replace when it won't hold bias or you hear a rushing sound or it becomes microphonic or the definition softens...tubes can blow and that's never a good thing for an amp....all that said, I wouldn't listen to anything but tubes....music tones sound real.
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Tubes can have high voltages and big amps in an power amplifier output tube. Yes power tubes can very rarely 'explode' and start on fire (usually, but again, rarely other stuff starts on fire because the tube shorts out)
Some stories of spectacular tube failure in big tube amps.
NEVER leave a tube power amp turned on, unattended.
For preamps..I would NEVER worry. A tube might fail, but it would be a small problem, and would never start a fire.
I feel safe leaving a tube preamp turned on unattended for short periods of time. (for preamps with power supply tubes, this is a bit more danger if the power supply tube fails, but that is rarer, but if a preamp HAS power supply tubes, do NOT leave it unattended.)IMO
And yes, a failing power tube in an amplifier can do damage to other things, more or less depending on design. Output transformers lessen the chance, OTL designs increase the chance. Some other designs more or less, depending..
Tube amp owners will say they are safe.
I would not buy a tube amp,(if someone wanted to give me some for free ..with piles of great replacement tubes..I would use it!)
Elizabeth, I have kept both my Audible Illusions Modulus 3 and Modulus 3A four tube preamp on continuiously since I bought them. The Modulus 3 has been on constantly for 16 years and the Modulus 3A for 10 years. The only time I have turned them off is when I changed tubes. There is no danger keeping a modern tube preamp on all the time.
There was a spectacular demonstration at a European HIFI show last summer, the whole room burned causing several 100K$ damage. This is a sign of BAD AMP DESIGN. I am old enough to remember when everything ran on tubes; a friend who is retired from AT&T recently told me that they use to put tube amps on the sea bottom for years at a time when undersea cables used them. A well designed tube amp SHOULD be able to be left on, but I wouldn't do so either. A lot of designers run their equipment right up to [or over] the edge of their capabilities. I have seen some fairly impressive failures in SS, which is what I generally use.
I have had tube equipment since 1985 and I have never seen a tube explode. I have had a number of power tubes fail. Even in the early 1990s when there was a lot of inferior Chinese tubes around. The have all gotten very bright and then just died. If this happens you turn the amp off as quickly as possible. A couple of times I have had a tube take out a resistor. Different tube equipment is made to different standards. Use good quality tubes in well made equipment. Sure it is possible for a tube to explode but it is extremely rare. I have never seen it happen or know anyone that it has happened to. Before the 1960's all amps, TVs, radios, and everything else electronic used vacuum tubes.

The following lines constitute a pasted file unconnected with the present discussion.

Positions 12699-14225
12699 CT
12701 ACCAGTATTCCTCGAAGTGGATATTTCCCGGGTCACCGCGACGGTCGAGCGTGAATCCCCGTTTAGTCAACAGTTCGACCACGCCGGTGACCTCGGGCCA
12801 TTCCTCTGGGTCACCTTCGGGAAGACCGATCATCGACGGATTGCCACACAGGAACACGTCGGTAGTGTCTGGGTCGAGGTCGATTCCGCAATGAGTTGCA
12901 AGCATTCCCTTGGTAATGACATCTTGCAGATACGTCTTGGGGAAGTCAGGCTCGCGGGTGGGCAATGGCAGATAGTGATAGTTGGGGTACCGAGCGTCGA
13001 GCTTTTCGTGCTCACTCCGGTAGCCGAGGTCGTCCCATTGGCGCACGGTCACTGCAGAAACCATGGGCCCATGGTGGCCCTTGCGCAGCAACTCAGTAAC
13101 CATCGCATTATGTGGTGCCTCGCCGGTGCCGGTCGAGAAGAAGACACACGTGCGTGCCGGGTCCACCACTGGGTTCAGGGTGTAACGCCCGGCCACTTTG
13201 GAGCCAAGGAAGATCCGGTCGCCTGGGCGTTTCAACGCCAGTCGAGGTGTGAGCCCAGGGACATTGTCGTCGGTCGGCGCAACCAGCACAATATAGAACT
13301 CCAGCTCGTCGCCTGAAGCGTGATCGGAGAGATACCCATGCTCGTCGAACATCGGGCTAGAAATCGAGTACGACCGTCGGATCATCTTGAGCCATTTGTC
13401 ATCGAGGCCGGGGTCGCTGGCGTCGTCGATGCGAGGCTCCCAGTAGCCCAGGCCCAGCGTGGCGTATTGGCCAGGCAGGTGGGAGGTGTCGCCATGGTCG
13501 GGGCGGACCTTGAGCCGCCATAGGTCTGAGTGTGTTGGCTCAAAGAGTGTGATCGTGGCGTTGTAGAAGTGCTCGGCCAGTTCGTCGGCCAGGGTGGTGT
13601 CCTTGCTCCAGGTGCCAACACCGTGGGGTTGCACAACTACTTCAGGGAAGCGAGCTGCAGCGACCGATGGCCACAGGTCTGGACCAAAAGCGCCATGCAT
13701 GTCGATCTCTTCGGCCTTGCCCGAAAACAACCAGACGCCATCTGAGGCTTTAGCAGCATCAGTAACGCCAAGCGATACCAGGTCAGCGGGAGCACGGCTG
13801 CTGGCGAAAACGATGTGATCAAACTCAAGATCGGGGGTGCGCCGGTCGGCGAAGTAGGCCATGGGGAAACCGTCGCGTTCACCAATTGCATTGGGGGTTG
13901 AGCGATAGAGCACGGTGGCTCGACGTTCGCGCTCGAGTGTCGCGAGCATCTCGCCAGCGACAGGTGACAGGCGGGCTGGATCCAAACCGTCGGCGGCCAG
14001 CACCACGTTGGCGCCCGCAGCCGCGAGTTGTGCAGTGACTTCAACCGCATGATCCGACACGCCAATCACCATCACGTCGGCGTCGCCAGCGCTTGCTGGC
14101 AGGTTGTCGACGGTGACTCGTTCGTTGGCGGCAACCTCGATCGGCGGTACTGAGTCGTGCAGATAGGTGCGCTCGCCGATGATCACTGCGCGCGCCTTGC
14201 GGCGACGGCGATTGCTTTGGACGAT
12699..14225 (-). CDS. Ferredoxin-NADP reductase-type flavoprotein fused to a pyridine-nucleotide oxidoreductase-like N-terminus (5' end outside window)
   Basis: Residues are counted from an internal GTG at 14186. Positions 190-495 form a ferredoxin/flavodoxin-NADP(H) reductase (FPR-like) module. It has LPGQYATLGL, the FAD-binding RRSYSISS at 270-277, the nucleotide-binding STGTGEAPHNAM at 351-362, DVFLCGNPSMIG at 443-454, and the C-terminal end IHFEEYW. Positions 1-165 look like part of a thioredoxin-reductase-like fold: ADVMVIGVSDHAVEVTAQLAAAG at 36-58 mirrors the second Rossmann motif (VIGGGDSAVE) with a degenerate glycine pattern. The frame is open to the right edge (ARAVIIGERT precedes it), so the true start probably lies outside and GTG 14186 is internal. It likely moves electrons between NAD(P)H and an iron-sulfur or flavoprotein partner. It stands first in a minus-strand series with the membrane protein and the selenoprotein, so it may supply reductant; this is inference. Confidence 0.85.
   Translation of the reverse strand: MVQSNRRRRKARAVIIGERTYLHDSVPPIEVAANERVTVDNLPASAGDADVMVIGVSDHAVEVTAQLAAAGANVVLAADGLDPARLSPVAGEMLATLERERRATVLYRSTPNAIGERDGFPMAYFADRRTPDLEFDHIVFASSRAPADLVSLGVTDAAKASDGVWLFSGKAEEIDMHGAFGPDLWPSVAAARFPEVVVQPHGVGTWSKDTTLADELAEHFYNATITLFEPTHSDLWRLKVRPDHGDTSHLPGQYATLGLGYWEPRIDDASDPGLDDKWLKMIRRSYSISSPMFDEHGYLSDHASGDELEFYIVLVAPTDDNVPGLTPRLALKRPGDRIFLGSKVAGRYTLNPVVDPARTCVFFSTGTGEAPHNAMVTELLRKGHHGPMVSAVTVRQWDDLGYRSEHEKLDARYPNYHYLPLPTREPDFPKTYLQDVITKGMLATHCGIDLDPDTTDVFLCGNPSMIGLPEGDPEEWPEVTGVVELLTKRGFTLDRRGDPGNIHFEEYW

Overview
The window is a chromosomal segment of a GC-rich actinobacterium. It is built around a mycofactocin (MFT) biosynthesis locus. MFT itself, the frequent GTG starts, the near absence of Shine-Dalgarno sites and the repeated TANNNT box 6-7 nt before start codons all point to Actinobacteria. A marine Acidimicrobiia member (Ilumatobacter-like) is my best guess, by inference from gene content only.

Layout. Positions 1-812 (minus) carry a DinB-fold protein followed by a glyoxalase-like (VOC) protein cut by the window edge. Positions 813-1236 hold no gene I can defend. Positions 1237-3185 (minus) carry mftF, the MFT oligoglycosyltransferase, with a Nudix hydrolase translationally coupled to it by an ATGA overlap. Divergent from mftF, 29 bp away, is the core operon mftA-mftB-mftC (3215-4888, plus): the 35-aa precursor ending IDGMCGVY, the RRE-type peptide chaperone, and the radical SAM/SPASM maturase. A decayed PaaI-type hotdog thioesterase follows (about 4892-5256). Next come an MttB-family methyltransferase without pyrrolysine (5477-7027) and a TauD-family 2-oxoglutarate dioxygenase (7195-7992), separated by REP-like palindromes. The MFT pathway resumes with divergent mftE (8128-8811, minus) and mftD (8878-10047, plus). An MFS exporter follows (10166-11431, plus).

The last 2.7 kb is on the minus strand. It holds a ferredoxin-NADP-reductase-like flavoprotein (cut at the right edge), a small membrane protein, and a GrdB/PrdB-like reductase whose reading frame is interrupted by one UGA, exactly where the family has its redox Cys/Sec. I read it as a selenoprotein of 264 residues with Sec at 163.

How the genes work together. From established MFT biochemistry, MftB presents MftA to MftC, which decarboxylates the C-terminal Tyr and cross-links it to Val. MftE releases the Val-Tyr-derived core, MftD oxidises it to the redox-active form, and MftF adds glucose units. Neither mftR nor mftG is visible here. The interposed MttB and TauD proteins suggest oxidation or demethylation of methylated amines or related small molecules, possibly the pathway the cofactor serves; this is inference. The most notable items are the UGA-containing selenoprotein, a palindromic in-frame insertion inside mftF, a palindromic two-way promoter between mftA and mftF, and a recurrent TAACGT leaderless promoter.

So don't worry, be happy. Kick back and enjoy the music!
gosh, I remember when I owned Fourier Panthere OTL Monoblocks, I believe r 16 of those Russian 6c33b output tubes per side. I was having noise issues which I was trying to diagnose by swapping one by one. You had to also power down and wait several minutes before re-powering up due so to let the Caps drain out.
I had my first tube fireworks display in my system, it caused my Condo complex to lose power momentarily.
I have since stuck with tubes but went the simple 4 tube designs for a while until i found as Stanwal said, proper design in my Air Tight 6 tube per side monos.
but to answer the question, so far my output tubes have hummed, made noise like static or rushing water when they were in need of replacing. if a tube also does not bias within range, another sign of an aging or bad tube. tubes can also turn bright red before they fail....often one is not able to see the tubes when in operation due to faceplates, but I always take a peek at them after they have reached full bias point to make sure they are not glowing red
I think low signal tubes such as found in preamps and phono stages are probably okay.
Power tubes are a somewhat different story. One failure mode is where the getter material which helps maintain the vacuum inside the tube gets used up. Then, the gas that builds up inside the tube ionizes (usually at startupit arcs over) and shorts out the high voltage (B+) supply. This usually results in no more than a blown fuse in a properly-designed amp.
A more serious problem can develop if the tube goes "out-of-bias" in a manually biased power amp. Then the tube can overheat and the glass jacket will crack, again shorting out the power supply. Again, usually no damage should occur in a properly designed system.
At least two other things are important: On is that you make sure that your amps have the correctly rated fuses in them. If the rated fuses are continually blowing then get the amp checked...Don't just plug in bigger fuses as this could create damage to the amp and ultimately might produce a fire hazard.
Another thing is to make sure that the circuit that your system is on is not unnecessarily over-spec'd for the power you realistically need. This can also create a fire hazard as, say, a 40 Amp circuit (which would probably violate the local electric code) might just keep on delivering power to your system even after it has shorted out due to some failure and part of it has turned into volcanic lava.
I have had tubes short out in my Audio Research M-300s. One time a tube shorted so bad it blew pieces of a resistor all over the room and took out a 1 inch section of trace on the circuit board.
Some tubes hold up better than others. The input tube in the Quicksilver full function preamp is a 12AU7 and my Quicksilver preamp ate Golden Dragen 12AU7s for lunch. One day the system was on without music playing. From the other end of the house I heard an awful sound coming from the Martin Logan CLS. The Golden Dragon 12AU7 failed. I installed another Golden Dragon 12AU7 and it lasted 2 days before it failed. I switched to a Siemens tube and never had another problem.
When it comes to tubes never say never because you never know.
I don't want to scare anyone,but fire is always possible.A simple coupling cap shorting out can cause a tube to have thermal runaway.If a tube starts glowing orange,shut if down(the gear) as fast as possible.Solid state amps,tv's, and other electronics all have risks too.Homes burn down for various reasons,a lot are electrical,or electronic failures.
Thanks for all.
I did not bother to bias my tube amp, and I am selling one (Chinese made) and get an amp with auto bias feature (BAT vk60).